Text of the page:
"Before it looked like it would pass with 80 votes, and now [the online protest] looks like something that will suck the votes away," a Senate Democratic aide told CNN's Political Ticker. "We're at a tipping point. It will either become a huge issue or die down a bit and that will determine the future of this."

Some politicians, no doubt receiving a flood of tweets from constituents, are responding online too.

Is there an alternative bill?

Some members of the House are supporting a new-ish piece of legislation called the OPEN Act, which is posted online in full if you’d like to take a look. More on the details from CNNMoney's tech reporters:

Among other differences, OPEN offers more protection than SOPA would to sites accused of hosting pirated content. It also beefs up the enforcement process. It would allow digital rights holders to bring cases before the U.S. International Trade Commission (ITC), an independent agency that handles trademark infringement and other trade disputes.

Some people, including Wikipedia’s founder, Jimmy Wales, like the legislation, or at least the idea behind it.

Others say it doesn’t go far enough to protect copyright:

How did Wikipedia decide to go down?

The site held a vote among its editors. Some 1,800 people participated in that conversation, Wales, the Wikipedia founder, told CNN Tech on Tuesday.

CNN asked Wales if he worried about backlash to the blackout. He shrugged it off:

This is a principled stand. It comes from our community. We had this huge voting process. We just don't think in those kinds of terms. I believe our best long-term prospect for Wikipedia in terms of our survival ... depends on us being principled and making it known that, hey, Wikipedia is here to stand up for free and open Internet. I think that will drive donations in the long term. I think it will drive contributions. And, especially from what I've seen on Twitter, I think it will drive the passionate loyalty of our fans. People feel like if push comes to shove they can count on Wikipedia, and that really matters to people.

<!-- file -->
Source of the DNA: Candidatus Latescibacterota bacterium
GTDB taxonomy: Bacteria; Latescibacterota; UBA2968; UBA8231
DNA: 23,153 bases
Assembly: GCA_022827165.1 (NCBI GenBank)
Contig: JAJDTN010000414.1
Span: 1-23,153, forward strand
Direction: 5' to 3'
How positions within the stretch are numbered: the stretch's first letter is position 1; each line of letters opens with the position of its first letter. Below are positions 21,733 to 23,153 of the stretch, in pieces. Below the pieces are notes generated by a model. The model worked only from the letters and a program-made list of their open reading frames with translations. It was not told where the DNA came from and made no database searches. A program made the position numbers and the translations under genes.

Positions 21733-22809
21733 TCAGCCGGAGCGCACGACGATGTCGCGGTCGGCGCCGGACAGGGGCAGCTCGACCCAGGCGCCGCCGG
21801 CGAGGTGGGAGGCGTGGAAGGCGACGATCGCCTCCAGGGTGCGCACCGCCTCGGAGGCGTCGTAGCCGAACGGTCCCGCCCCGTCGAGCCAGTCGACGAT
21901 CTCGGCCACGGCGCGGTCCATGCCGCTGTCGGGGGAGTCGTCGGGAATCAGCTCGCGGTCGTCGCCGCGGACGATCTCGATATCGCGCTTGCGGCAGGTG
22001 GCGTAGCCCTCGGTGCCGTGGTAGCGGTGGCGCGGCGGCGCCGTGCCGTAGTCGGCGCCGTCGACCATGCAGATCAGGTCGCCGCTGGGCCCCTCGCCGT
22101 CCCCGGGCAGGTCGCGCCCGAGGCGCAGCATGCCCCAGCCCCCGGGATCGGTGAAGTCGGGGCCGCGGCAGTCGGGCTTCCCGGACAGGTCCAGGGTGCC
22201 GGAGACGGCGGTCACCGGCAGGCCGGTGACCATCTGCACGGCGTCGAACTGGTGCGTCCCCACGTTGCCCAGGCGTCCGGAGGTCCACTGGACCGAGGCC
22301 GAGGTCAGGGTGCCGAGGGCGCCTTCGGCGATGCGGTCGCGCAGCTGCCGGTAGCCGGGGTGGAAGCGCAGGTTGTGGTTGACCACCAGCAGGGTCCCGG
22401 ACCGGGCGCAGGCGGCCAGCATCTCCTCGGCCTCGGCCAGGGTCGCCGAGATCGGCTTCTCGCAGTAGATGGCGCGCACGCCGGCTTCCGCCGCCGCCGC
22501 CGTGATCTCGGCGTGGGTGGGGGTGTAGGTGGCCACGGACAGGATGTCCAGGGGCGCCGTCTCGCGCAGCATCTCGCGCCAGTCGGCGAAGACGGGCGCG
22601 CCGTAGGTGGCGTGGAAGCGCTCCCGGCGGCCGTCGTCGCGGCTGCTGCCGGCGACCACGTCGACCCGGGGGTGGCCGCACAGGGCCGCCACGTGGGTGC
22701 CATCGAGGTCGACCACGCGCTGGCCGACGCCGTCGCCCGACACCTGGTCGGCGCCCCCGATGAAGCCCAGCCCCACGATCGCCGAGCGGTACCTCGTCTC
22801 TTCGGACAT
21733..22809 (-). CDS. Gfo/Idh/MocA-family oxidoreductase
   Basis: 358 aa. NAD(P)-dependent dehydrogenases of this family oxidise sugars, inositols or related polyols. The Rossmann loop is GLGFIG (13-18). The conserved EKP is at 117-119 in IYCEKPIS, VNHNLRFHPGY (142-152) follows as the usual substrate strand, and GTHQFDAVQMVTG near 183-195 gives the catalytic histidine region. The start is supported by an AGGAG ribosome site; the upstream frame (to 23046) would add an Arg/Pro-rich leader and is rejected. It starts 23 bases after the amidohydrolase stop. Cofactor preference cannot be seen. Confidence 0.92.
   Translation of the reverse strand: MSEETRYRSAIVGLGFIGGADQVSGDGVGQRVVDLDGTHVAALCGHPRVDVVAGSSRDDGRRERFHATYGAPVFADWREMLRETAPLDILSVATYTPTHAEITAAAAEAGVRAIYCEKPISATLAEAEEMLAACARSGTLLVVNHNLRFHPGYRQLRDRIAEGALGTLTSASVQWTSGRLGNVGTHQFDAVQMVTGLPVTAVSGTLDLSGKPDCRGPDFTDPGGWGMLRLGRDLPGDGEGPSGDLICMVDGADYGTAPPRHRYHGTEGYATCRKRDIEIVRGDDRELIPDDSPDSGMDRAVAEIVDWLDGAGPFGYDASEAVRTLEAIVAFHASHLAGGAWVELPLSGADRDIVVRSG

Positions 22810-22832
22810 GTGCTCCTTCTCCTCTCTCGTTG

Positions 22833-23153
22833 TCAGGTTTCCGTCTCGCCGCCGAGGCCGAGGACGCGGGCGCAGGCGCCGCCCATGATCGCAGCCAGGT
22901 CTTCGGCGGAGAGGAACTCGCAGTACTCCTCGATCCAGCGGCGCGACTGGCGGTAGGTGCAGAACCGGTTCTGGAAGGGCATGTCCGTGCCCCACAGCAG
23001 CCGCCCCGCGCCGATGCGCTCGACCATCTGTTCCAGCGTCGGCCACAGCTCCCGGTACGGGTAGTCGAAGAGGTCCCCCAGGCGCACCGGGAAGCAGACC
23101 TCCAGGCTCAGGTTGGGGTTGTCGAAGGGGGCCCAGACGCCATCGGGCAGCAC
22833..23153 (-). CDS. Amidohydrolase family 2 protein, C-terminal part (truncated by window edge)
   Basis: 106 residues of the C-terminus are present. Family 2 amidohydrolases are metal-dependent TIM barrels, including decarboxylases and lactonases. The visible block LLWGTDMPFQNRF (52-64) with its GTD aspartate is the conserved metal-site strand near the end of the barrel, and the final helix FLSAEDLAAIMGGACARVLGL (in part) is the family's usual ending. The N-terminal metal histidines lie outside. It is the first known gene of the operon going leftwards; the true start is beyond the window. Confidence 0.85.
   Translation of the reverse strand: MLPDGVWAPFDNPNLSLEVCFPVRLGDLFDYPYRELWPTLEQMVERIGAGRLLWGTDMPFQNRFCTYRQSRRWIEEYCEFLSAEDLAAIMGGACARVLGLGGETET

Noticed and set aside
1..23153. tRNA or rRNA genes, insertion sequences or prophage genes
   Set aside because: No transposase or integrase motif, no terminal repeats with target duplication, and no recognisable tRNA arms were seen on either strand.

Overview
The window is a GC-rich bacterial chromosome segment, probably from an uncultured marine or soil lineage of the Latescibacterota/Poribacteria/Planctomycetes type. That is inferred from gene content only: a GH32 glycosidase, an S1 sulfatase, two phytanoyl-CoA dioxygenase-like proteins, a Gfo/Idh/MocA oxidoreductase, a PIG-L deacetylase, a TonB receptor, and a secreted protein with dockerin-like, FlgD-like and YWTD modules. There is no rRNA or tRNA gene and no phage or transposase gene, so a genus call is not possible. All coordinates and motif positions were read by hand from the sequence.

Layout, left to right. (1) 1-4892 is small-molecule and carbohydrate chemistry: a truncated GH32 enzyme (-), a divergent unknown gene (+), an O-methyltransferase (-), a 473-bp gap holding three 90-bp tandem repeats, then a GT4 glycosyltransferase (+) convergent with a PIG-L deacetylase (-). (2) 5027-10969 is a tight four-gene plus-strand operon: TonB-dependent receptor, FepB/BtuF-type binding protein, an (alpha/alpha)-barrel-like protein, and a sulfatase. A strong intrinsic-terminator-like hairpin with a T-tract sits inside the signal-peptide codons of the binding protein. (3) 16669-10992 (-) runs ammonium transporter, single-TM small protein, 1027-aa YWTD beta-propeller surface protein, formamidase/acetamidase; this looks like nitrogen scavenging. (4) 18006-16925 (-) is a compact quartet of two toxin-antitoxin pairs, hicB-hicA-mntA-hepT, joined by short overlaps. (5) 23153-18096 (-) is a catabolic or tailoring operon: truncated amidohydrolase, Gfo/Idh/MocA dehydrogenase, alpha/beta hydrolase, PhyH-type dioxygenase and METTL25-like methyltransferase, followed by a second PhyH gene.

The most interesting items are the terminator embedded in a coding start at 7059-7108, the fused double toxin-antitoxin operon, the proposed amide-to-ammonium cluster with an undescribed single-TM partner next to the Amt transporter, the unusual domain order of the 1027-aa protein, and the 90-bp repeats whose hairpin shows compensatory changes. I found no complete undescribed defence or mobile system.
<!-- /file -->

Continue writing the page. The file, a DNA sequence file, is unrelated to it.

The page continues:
Is there a way to get around the Wikipedia blackout?

Vous parlez francais? If so, you're in luck. All of the foreign-language articles on Wikipedia are still available. If you're really desperate, you could use a service like Google Translate to get those into English.

If you have a smartphone, the mobile version of Wikipedia is up and available, according to several news reports and our trials.

On the iPad it's a little more complicated, writes The Telegraph:

On the iPad however, the site serves its full website, so although it was accessible earlier, Wkipedia is not currently available. The site is also currently displaying its articles for a very short time and then covering them with its special ‘dark’ homepage protesting against the SOPA piracy legislation. Users can hit either the “X” button on a tablet or press escape in some internet browsers if using a PC. Internet Explorer, however, does not seem to support this currently.

Finally, some reports suggest that if you press the "escape" key right as the English version of Wikipedia is loading in a standard Internet browser, you can bypass the SOPA advocacy message and go straight to articles. Worked for us, but give it a try yourself.